(Byng, Binge)

Personal and Family Life

Andrew Bing was born about 1574 in the city of Cambridge. He was the second son of Thomas and Katherine (Randolph or Rendell) Bing. His father, educated at Peterhouse College, Cambridge, became master of Clare College, and regius professor of law. Andrew was one of twelve children.

Coming from the family environment he did and growing up in Cambridge, it is no surprise Andrew Bing became an outstanding student, scholar, and churchman.

One contemporary observer described Bing as "tall and of a smiling countenance". During his life he held many church offices of responsibility in south east and south central England. He lived past the midpoint of the 17th century, dying at age seventy-eight in 1652 at Winterton, Norfolk where he had once served as the parish priest. He was probably unmarried. Religiously, Bing was a conformist.


Andrew Bing embarked on his university education in 1587 as a student at Clare College where his father was serving as master. However, he graduated B.A. while a student at Peterhouse College in 1591, proceeded M.A. in 1594, B.D. in 1602, and D.D. in 1606.


Andrew Bing's first academic office came in 1591 as a fellow of Peterhouse. Bing was serving in this position when his father, Thomas, died in 1599 leaving the mastership open. Andrew was also serving at the time as a chaplain to Archbishop Whitgift, who was also his godfather, and may have been considered as a candidate to succeed his father. He was only twenty-five at the time which, despite his early attainments, was judged as too young for the office. He was, however, soon the beneficiary of a number of ecclesiastical appointments including vicar of Everton, Huntingdonshire (1599), rector of Broughton, Buckinghamshire (1600), prebendary at York (1600) and Southwell, Nottinghamshire (1605), and subdean at York (1606). His election as regius professor of Hebrew occurred in 1608 while translating the Bible. In 1618 he became archdeacon of Norwich and rector of Winterton, Norfolk, and in 1627 he became rector of East Dereham, in the same county.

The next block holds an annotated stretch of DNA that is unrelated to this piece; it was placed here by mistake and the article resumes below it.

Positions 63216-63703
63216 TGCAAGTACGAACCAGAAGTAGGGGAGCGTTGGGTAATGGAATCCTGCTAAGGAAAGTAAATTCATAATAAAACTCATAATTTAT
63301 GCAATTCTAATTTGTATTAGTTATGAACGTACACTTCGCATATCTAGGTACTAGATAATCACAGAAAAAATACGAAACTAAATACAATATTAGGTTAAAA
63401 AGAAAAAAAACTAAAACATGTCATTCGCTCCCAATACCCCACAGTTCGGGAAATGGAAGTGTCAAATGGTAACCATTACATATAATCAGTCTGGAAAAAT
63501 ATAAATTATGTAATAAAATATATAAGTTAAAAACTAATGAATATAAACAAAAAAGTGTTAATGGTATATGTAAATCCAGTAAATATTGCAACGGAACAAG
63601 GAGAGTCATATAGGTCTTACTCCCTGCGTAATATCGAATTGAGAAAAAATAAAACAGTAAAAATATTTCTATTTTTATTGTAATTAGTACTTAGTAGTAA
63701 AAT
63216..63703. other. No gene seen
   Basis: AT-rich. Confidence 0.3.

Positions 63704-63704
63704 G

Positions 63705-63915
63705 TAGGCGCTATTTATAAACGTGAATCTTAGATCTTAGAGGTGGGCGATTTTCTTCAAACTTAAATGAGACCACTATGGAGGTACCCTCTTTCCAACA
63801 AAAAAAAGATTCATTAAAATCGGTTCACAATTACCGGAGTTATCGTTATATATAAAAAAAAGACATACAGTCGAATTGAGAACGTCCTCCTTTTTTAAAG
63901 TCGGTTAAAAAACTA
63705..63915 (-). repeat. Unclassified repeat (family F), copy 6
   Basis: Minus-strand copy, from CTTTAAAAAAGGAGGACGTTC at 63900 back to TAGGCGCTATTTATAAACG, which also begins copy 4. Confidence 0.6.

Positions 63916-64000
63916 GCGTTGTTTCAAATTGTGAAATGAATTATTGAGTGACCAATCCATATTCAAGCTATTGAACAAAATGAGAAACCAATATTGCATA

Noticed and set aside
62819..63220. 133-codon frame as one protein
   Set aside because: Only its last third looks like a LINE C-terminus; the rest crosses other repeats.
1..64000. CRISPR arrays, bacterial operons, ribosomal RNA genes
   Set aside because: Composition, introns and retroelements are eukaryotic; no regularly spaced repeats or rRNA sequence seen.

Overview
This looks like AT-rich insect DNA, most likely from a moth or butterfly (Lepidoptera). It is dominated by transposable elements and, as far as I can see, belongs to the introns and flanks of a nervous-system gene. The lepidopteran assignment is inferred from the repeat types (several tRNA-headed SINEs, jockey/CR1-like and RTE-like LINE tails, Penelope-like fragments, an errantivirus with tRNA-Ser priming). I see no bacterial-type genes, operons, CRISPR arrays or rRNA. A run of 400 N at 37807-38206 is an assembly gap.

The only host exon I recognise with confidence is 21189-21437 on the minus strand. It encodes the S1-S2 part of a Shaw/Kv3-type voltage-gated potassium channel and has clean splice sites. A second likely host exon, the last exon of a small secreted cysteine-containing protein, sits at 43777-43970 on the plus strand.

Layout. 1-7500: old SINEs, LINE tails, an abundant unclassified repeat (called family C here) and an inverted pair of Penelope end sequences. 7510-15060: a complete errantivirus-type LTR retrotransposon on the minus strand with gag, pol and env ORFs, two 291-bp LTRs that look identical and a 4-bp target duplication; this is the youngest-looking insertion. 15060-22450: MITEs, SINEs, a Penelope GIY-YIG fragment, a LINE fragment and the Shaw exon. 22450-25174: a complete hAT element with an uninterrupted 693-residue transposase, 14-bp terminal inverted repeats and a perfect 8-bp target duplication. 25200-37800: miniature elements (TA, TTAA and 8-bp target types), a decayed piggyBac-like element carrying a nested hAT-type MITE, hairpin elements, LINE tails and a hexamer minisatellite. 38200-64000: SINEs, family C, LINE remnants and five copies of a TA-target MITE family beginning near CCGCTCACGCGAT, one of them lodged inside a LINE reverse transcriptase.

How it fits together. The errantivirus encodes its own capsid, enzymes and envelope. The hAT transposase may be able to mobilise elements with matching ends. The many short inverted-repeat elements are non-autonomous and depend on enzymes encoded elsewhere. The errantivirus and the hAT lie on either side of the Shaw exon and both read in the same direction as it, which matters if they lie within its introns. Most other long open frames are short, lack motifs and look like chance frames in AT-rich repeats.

On one occasion King James I recommended Bing for a position, stating he was "well acquainted with Dr. Bing's worth" and that he knew he would be "an honor and ornament to the [university] if they choose him".

There is historical mention of Andrew Bing as a professor of Hebrew at Trinity College, and as a colleague there of fellow Translator John Richardson. While Andrew Bing had church responsibilities that took him away from Cambridge on occasion, it appears most of his adult life was associated with the university as a scholar and teacher.

Andrew Bing and the Translation

Andrew Bing was not thirty years of age when selected as one of the Translators, and he was one of the youngest to receive this honor and responsibility. He was assigned to the First Cambridge Company responsible for translating 1 Chronicles through the Song of Solomon in the Old Testament. The director of the company was the renowned Hebraist, Edward Lively who was likely one of Bing's mentors at the university.

Lively died near the beginning of the translation, and his loss was felt deeply by all the Translators, especially by those in his own company. Some accounts indicate William Eyre then joined the company, whose members included John Richardson, Lawrence Chaderton, Francis Dillingham, Thomas Harrison, Roger Andrewes, and Robert Spaldinge. All of these men were well known and respected within the scholarly community. Chaderton, the oldest of the group, was nearly three times Andrew Bing's age. Andrew Bing contributed the energy of his youth, and helped add a diverse perspective to the translation effort.

The position of regius professor of Hebrew at Cambridge was conferred only on those who demonstrated exceptional understanding and skill in this ancient language. Edward Lively occupied this chair for many years. As the regius professor of Hebrew, Bing was particularly qualified for the portion of the Old Testament assigned to his company, which was rooted in Hebrew.

Bio Bits

Andrew Bing was young enough that he, unlike most of the Translators, lived through the Civil War and into the Cromwellian period of English rule. Because Bing had been a supporter of the policies of Archbishop Laud, in time he lost all, or nearly all of his church positions. The fact that he was buried in Winterton, the parish where he served during his later years, speaks of his attachment to the people there, and their affection for him.